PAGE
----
Care home in Whittlesey in special measures after being slammed by CQC for ‘significant safety risks’
- Credit: Archant
A dementia care home in Whittlesey is in special measures after a damning inspection found “significant risks” with people choking, dispensing of medicine, fire safety and staff competence.
The unannounced visit from the Care Quality Commission (CQC) at Keneydon House, in Delph Street, was prompted following a “serious incident” when a person was scalded by a hot drink.
Inspectors found a “lack of robust systems and controls to protect people and keep them safe” and ordered an urgent action plan to be put in place.
They also found a fire door “propped open with an armchair”, stopping the self-closure device from working.
Records showed that nine of the 26 staff employed had not received safeguarding training.
“There were significant risks associated with fire safety, assisting people to move, people choking, people’s food and fluid intake, and the use of equipment that had not been managed adequately and mitigated,” the inspection report stated.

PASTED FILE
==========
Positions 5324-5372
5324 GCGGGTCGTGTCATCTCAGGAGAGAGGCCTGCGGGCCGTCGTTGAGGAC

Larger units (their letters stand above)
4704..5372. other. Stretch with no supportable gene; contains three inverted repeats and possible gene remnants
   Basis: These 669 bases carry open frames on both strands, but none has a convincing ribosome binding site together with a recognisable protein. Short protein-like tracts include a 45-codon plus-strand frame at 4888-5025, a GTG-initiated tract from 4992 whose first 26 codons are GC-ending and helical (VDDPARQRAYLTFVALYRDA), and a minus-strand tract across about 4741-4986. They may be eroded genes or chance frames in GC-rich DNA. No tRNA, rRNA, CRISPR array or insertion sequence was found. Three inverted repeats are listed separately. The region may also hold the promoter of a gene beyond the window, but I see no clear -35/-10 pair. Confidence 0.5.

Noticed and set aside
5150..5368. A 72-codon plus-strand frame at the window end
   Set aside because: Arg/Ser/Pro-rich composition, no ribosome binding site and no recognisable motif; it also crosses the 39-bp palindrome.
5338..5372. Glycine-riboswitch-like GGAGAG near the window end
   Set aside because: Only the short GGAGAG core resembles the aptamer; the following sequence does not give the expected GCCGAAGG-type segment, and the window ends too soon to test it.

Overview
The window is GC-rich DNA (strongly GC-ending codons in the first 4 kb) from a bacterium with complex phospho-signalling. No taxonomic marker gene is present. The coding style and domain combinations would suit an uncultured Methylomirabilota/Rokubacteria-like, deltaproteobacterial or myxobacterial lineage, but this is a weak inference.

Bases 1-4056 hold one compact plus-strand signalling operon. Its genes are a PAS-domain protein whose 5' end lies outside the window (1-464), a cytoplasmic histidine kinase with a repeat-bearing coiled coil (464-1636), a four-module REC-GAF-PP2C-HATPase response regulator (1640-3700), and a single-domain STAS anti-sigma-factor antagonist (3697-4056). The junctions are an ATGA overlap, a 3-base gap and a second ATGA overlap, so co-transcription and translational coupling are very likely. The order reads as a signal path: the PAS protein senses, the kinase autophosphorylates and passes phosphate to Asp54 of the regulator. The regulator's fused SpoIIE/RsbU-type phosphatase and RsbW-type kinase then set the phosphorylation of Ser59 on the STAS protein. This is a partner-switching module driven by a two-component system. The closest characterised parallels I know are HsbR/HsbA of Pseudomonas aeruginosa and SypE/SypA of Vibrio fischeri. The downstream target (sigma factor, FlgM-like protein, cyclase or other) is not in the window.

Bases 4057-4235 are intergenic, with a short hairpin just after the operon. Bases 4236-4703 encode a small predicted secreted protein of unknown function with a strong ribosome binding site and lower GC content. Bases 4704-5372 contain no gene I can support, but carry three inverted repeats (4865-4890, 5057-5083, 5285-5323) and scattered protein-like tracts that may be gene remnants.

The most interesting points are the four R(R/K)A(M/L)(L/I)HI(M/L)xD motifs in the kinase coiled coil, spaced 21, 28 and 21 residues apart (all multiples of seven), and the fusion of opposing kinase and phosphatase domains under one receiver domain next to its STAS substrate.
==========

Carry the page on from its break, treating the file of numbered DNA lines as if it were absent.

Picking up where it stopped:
“Staff did not always support people to maintain their dignity.”
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The home was ranked inadequate in safety, effectiveness and leadership and requiring improvement in care and responsiveness.
However, a spokesperson for Keneydon House said that since the inspection in November last year they now had new management.
People living at Keneydon House were all, except for two people, living with varying levels and types of dementia. The service can support up to 21 people.
The inspection report continued: “People’s prescribed medicines were not always managed safely.
“There was not enough staff with the right skills to meet people’s assessed needs at all times.
“On some nights, there was only two staff for the whole service.”
The home will continue to be kept under review and could be escalated to urgent enforcement action.
Concerns were also raised with the local authority and their safeguarding team.
A spokesperson for Keneydon House said “significant progress” had been made since the inspection.
In a statement to the Cambs Times they said: “We were very disappointed with the CQC report and since then we have been working very closely with the local authority.
“We now have a new management team in place that started with us in February.
“We are pleased to say there has been significant progress made and that is being recognised.
“The local authority is working with us to show how they can offer the right support so that we can move forward from this.”
The home will continue to be kept under review and, if needed, could be escalated to urgent enforcement action.
Another inspection will take place at the home in six months time.